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The battle lines in the political tussle over the privatisation of Telstra hardened on Thursday with a senior minister warning the company's obligation to continue servicing unprofitable rural areas was “not negotiable”.

Mark Vaile, deputy prime minister and leader of the Nationals, the main coalition partner of the governing Liberal Party, said Australia's dominant phone company was required to provide basic services to rural areas under a policy known as the Universal Service Obligation.

“The new CEO of Telstra, Sol Trujillo, now needs to come out publicly and unequivocally state his commitment to Telstra providing adequate telecommunications services to regional Australia under the USO,” Mr Vaile said.

Concern over the provision of services to Australia's vast rural areas is one of the stumbling blocks in the government's planned sale of its 51.8 per cent stake in Telstra, which at an estimated value of more than A$30bn (US$22.7bn), could become the world's biggest share sale.

The Liberal-National centre-right coalition is expected to introduce legislation enabling the privatisation this year. The sale itself is tipped to occur late in 2006.

But the coalition only has a narrow majority in the upper house and faces opposition even from among its members if the USO is dropped.

Mr Vaile's comments were prompted by complaints from Telstra in recent days over the regulatory environment.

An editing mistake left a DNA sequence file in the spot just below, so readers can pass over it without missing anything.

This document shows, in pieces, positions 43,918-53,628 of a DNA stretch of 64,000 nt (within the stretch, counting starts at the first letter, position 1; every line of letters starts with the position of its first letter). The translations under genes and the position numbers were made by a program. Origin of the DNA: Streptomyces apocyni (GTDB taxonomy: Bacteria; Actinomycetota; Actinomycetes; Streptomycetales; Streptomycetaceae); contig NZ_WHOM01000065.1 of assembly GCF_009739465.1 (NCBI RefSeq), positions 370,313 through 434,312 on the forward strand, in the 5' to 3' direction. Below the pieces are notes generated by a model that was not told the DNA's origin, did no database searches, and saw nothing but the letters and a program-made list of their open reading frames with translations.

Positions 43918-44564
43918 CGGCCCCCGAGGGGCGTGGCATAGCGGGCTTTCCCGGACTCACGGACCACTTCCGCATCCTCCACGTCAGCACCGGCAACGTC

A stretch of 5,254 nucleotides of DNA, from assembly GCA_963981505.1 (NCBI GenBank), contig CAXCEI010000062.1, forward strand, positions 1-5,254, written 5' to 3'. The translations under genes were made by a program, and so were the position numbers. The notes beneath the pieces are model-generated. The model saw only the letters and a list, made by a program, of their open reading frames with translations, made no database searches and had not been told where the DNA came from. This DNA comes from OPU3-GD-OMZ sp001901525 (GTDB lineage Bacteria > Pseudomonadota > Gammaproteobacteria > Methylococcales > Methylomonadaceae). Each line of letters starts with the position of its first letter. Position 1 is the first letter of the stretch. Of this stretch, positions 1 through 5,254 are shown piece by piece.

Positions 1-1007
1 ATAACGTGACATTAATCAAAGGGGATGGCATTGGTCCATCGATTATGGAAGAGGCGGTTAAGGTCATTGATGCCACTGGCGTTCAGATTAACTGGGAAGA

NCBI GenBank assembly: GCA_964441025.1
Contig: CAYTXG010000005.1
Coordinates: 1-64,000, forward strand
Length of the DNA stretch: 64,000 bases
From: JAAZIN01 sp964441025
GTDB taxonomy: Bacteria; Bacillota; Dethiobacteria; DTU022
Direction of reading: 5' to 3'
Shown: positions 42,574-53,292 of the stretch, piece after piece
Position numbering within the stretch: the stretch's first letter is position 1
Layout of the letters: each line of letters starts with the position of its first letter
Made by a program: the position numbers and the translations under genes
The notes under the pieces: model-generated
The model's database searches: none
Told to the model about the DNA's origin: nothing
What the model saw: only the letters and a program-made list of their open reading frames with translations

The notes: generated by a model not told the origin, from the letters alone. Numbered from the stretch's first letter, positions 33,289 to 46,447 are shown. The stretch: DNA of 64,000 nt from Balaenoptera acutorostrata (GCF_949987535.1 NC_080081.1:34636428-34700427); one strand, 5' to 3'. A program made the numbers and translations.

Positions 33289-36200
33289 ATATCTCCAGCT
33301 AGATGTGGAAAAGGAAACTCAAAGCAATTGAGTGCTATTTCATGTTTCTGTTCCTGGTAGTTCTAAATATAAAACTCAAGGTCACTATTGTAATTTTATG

Kate McKenzie, Telstra's head of regulatory affairs, said this week: “Telstra is one of the only companies left expected to fund government social policy objectives from its own funds.”

In particular, Telstra is unhappy with the USO, which came into force when Telstra was a monopoly and is funded from a levy on all licensed telecoms carriers. Standing at A$171m this year, the levy is set by the Australian Communications and Media Authority.

Telstra says it recognises the need for services to rural areas, but argues the subsidy covers less than half the costs of running them.

Helen Coonan, minister of communications, has been quick to try to allay fears rural services are going to suffer, commenting on Thursday that the government had no intention of altering the broad USO framework.

But Mr Vaile said the National Party was concerned to ensure 7m regional Australians had adequate access to a standard telephone service wherever they lived. “Telstra does not have an option about providing these services; it has to provide them whether it likes them or not,” said Mr Vaile.

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